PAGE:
Commentary

ESPN The Magazine: Hard Knocks

Updated: October 25, 2007, 12:09 PM ET
By E.J. Hradek | ESPN The Magazine

Over the past several seasons, the NHL has been slammed for its less-than-aggressive reaction to the growing number of intentional blows to the head. Maybe that criticism has knocked some sense into the league.

In the offseason, NHL VP and director of hockey ops Colin Campbell, with an assist from owners, GMs and players, compiled a checklist to put some teeth into the fines and/or suspensions that follow head shots. His plan centers on the answers to five questions: Did the player target an opponent's head? Did he leave his feet to deliver the hit? Was it a blind hit? Was it a late hit? Does the player have a history of dangerous behavior?

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The new criteria were tested in the preseason when Flyers right winger Steve Downie delivered a vicious upper-body check to Sens forward Dean McAmmond, who suffered a concussion. Campbell quickly suspended Downie for 20 games. On Oct. 12, Campbell tagged another Flyer, winger Jesse Boulerice, with a 25-game ban for cross-checking Canucks center Ryan Kesler across his jaw. Kesler hasn't missed a game, but McAmmond is out indefinitely.

The swift and severe response by the league's top cop (the suspensions are among the longest in NHL history) was a hit with players.

"Hopefully, it's going to send a message," says Pens captain Sidney Crosby.

But some NHL execs still aren't so sure the one-size-fits-all plan is the best solution.

"I was shocked by the length," says one GM, who's concerned about preserving the physical nature of the game. "We might have put ourselves in a corner by making such a dramatic leap in the punishment."

More shocks may come. After all, losing Downie and Boulerice -- a rookie and a journeyman -- won't cripple a team. But would Campbell issue a lengthy suspension against a Chris Pronger or Derian Hatcher? Would he suspend a coach or fine a team for a player's behavior?

"It's all case-by-case," Campbell says, "but we'll use the same criteria for everyone."

We'll see, but after years of sticking its head in the sand, the NHL has finally taken a stand on this issue. For the athletes who play this game with exceptional skill, it's a smart one.

On The Hrink

• Although the league hasn't made a formal announcement about expanding from 30 to 32 teams -- Las Vegas and Kansas City being the leaders in the clubhouse -- one team exec says clubs already have begun counting on their expected piece of the entrance cost, likely $200M per franchise.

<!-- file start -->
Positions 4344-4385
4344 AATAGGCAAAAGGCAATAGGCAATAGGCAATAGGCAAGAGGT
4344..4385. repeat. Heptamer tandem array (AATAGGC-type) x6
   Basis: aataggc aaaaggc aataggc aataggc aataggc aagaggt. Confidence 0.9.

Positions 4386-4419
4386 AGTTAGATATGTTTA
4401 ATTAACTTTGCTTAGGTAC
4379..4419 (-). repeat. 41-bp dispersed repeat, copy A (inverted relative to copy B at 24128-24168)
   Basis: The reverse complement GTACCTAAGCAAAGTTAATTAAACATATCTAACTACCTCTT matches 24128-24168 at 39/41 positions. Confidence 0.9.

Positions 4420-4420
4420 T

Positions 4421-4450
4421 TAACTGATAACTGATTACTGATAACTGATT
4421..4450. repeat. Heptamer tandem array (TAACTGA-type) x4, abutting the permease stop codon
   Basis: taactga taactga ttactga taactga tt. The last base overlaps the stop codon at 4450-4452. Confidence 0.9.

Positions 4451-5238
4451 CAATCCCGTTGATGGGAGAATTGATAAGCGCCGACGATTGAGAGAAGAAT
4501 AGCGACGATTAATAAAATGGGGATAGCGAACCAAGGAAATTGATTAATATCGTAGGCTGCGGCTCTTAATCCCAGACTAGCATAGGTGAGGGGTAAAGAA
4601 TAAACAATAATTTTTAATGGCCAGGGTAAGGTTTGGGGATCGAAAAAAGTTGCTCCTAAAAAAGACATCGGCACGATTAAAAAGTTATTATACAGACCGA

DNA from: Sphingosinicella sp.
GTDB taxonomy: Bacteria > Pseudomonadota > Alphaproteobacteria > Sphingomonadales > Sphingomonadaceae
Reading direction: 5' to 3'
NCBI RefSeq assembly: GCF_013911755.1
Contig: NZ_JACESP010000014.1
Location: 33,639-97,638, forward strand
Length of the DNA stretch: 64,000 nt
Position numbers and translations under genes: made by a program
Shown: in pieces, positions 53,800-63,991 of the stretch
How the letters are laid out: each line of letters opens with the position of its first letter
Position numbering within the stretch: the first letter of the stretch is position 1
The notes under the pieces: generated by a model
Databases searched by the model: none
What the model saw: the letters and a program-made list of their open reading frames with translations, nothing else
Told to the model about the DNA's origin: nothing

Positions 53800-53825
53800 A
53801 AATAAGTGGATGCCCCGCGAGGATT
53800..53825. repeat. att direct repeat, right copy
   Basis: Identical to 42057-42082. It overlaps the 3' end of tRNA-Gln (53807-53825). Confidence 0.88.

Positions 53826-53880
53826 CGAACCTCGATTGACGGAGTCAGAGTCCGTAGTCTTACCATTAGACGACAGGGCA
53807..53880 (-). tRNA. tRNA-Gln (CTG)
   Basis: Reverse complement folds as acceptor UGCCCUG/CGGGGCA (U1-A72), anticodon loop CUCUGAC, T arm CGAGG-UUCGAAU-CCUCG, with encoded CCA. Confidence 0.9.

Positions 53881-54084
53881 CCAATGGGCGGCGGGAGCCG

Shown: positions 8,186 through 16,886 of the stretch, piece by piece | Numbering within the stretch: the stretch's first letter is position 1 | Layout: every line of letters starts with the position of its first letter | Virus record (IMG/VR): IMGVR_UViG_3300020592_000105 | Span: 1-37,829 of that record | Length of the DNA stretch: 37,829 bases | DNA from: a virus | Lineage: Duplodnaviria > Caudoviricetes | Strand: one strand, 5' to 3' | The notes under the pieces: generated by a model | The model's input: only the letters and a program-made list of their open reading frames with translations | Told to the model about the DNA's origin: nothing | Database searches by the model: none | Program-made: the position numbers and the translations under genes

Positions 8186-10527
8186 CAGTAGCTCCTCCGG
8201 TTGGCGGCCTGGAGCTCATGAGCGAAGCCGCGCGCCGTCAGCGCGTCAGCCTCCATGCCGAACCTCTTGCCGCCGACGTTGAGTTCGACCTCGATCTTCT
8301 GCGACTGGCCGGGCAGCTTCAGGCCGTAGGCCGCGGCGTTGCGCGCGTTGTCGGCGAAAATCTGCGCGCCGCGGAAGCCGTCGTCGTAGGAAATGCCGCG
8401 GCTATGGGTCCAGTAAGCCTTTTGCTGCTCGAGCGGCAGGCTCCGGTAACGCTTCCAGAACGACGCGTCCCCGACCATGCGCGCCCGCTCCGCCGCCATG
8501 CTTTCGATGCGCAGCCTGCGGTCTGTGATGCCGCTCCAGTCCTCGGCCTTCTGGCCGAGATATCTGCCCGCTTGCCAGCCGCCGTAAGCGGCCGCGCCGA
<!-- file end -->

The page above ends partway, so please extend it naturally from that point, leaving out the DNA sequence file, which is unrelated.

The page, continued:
• Kings GM Dean Lombardi made a good call sending Jonathan Bernier back to his Quebec League junior team in Lewiston, Maine. After posting a win in his first start, the 19-year-old struggled behind a shaky Kings D. Risking damage to a promising young asset would have been foolish.

• Fantasy alert! Grab Panthers rookie defenseman Cory Murphy, a slick power-play specialist who's totaled six points in his first six games. Murphy, 29, was a four-year standout at Colgate, then spent six seasons in Europe. Florida was willing to overlook his size -- generously listed at 5-foot-10, 185 pounds -- and the oldish newbie is logging nearly 20 mpg.

• The Blues' under-the-radar deal for Brad Boyes (from the Bruins in exchange for depth defenseman Dennis Wideman) may be a key to their season. The shifty, 25-year-old pivot jumped out to a fast start, tallying four goals in his first five games.

• Bruins rookie Milan Lucic has been quick to impress. In his fourth pro game, the 19-year-old winger recorded a Gordie Howe hat trick (goal, assist, fight). The 6-foot-4, 220-pound bruiser, who led the WHL's Vancouver Giants to a Memorial Cup last May, looks like a draft steal for the B's, who picked him 50th overall in 2006.

Price is right

After Montreal goalie Carey Price beat the Penguins 3-2 on Oct. 10 at the Mellon Arena, who could blame the Habs faithful for feeling their 20-year-old rookie minder was a keeper. Two Canadiens goaltending legends -- Ken Dryden and Patrick Roy -- also won their first NHL starts at the Igloo, the league's oldest rink.

Dryden earned the first of his 258 wins on March 14, 1971, while Roy, who had picked up a win in relief the previous spring, earned his first starting victory on Oct. 10, 1985, 22 years to the day before the new kid came up big.

The Number

9
The key to Minny's fast (601) start: hog-wild team D. Through seven games, every skater is even or better in the plus/minus category, with vet center Eric Belanger a plus-9. The guys in the crease are no slouches either. Goalies Niklas Backstrom, whose GAA (1.97) last season was tops in the league, and Josh Harding have allowed only eight goals in 190 shots, for a .958 save percentage. That kind of efficiency can turn a fast start into a long Cup run.

E.J. Hradek covers hockey for ESPN The Magazine. E-mail him at ej.hradek@espnmag.com. Also, click here to send E.J. a question for possible use on ESPNEWS.

E.J. Hradek

Senior Writer, ESPN The Magazine
E.J. Hradek is a senior writer at ESPN The Magazine, joining the staff prior to its launch in 1998. He began covering hockey as a writer/editor for Hockey Illustrated in 1989.